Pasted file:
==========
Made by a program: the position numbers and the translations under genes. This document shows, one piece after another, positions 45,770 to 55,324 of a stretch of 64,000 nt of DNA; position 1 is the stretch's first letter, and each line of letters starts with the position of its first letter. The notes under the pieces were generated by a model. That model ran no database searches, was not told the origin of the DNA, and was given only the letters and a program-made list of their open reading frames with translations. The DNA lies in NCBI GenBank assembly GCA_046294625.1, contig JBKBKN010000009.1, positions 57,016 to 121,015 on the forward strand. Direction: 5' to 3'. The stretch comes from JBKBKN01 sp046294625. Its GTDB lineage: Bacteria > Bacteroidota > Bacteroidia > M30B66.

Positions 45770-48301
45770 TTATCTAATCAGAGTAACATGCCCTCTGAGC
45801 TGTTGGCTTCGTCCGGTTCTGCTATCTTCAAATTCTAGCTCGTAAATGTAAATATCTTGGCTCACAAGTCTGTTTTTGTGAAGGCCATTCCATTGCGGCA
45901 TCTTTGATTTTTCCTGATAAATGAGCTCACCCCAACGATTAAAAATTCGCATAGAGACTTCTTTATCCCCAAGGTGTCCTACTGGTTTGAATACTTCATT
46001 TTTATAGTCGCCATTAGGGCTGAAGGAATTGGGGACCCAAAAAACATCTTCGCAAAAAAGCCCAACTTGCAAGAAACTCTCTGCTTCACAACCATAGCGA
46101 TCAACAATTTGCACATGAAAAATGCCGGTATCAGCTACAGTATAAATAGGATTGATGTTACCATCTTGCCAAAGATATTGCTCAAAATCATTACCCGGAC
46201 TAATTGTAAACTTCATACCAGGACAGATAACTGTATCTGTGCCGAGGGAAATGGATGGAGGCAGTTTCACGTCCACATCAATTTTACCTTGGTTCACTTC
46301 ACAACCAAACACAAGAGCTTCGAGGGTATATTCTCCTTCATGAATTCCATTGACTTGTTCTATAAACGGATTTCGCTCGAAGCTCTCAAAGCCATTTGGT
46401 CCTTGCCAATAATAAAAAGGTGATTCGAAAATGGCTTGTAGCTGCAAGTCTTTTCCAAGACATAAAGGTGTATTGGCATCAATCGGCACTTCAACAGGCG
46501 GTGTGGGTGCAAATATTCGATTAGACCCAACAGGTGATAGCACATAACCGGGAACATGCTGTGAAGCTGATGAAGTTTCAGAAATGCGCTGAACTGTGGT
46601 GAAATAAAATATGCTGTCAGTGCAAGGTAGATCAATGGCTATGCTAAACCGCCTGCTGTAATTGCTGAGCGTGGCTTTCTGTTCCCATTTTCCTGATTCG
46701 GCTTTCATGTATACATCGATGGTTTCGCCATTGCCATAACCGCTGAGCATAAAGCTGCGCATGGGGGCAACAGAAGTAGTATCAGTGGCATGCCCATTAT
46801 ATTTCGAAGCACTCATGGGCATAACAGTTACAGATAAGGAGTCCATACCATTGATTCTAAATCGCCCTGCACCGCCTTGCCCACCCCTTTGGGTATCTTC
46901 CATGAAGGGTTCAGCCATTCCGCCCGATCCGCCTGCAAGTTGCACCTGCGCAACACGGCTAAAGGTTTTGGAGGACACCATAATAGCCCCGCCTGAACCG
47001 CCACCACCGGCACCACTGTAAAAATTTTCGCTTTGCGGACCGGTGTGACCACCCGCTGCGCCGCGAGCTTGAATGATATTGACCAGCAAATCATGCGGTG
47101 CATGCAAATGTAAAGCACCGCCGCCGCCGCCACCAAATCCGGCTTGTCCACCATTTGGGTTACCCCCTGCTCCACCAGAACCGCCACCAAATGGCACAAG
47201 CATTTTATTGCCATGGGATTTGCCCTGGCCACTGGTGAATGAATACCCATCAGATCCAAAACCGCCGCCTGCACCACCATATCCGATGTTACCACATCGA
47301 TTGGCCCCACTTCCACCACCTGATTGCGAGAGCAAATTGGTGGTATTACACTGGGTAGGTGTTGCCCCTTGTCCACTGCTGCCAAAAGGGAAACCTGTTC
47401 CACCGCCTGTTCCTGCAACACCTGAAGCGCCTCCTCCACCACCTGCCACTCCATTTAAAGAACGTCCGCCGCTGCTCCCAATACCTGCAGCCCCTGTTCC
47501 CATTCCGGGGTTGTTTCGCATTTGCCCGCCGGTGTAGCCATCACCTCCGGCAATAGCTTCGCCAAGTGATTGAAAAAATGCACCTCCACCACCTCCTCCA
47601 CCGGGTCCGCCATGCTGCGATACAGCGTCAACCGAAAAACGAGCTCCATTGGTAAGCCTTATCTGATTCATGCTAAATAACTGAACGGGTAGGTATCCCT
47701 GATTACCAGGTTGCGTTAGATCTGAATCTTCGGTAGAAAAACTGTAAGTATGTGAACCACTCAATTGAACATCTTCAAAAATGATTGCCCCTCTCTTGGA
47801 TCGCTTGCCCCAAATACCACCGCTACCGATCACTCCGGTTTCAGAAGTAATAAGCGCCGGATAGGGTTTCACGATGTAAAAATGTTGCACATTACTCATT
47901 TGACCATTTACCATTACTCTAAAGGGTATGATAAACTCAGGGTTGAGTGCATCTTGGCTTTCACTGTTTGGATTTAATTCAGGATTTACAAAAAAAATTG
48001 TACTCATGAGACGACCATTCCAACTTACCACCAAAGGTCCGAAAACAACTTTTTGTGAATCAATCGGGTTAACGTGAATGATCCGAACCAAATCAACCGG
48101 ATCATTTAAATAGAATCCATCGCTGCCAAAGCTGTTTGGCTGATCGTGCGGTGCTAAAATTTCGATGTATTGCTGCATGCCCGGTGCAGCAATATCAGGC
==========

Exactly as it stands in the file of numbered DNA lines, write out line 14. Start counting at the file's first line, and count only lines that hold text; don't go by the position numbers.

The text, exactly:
46801 ATTTCGAAGCACTCATGGGCATAACAGTTACAGATAAGGAGTCCATACCATTGATTCTAAATCGCCCTGCACCGCCTTGCCCACCCCTTTGGGTATCTTC